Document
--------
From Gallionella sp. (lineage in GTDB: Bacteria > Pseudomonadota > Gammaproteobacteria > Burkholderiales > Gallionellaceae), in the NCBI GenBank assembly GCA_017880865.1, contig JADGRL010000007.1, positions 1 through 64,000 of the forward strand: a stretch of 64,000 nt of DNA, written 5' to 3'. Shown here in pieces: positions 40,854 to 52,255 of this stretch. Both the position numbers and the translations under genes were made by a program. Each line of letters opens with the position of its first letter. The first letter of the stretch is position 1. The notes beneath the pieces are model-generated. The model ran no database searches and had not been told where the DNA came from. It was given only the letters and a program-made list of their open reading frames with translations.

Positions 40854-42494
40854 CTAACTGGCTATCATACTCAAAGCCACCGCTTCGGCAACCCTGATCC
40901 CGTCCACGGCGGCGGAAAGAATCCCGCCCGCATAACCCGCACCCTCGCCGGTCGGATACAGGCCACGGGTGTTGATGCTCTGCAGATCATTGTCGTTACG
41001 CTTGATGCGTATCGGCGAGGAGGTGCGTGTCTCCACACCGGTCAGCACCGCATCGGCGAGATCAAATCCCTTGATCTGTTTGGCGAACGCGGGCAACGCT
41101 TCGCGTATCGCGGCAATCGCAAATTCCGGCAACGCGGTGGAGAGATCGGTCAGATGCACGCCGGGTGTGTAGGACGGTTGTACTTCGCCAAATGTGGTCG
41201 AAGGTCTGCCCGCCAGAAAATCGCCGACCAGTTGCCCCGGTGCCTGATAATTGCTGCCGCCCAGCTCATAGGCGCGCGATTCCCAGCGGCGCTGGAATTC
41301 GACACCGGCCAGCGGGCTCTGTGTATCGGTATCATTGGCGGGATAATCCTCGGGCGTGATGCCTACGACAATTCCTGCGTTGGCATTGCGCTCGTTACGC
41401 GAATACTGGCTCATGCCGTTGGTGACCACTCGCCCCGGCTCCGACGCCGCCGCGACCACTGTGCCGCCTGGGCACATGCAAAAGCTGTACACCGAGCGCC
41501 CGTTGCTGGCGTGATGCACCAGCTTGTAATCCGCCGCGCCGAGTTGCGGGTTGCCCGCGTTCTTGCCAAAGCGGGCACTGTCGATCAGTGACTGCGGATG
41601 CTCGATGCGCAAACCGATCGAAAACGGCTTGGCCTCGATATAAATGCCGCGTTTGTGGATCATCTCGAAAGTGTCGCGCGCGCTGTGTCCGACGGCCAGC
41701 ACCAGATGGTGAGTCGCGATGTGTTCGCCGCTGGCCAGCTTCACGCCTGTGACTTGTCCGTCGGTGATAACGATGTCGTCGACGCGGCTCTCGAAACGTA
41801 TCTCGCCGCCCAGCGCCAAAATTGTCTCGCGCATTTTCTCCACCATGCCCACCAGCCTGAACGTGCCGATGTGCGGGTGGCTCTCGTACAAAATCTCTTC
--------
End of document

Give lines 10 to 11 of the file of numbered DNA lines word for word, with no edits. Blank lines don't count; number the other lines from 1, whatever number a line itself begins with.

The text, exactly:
41501 CGTTGCTGGCGTGATGCACCAGCTTGTAATCCGCCGCGCCGAGTTGCGGGTTGCCCGCGTTCTTGCCAAAGCGGGCACTGTCGATCAGTGACTGCGGATG
41601 CTCGATGCGCAAACCGATCGAAAACGGCTTGGCCTCGATATAAATGCCGCGTTTGTGGATCATCTCGAAAGTGTCGCGCGCGCTGTGTCCGACGGCCAGC